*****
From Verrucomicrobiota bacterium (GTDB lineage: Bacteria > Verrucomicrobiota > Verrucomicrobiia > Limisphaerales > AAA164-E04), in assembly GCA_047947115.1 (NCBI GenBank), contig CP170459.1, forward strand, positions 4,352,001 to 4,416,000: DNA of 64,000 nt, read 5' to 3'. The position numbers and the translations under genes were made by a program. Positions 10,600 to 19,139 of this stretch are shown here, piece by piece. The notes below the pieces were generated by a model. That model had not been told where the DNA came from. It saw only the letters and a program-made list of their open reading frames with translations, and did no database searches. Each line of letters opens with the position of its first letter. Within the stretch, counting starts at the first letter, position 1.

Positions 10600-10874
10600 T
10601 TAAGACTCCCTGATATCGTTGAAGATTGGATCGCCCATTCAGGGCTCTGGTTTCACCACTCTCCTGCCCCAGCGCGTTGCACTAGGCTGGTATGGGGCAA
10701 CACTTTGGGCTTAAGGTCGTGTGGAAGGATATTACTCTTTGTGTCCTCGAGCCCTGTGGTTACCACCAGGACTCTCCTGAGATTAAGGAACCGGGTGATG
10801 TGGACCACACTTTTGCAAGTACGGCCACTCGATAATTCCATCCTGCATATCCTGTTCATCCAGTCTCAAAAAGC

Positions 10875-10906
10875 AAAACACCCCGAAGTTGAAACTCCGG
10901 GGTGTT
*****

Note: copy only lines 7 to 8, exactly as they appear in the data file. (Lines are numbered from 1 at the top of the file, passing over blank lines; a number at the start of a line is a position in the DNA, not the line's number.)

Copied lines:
Positions 10875-10906
10875 AAAACACCCCGAAGTTGAAACTCCGG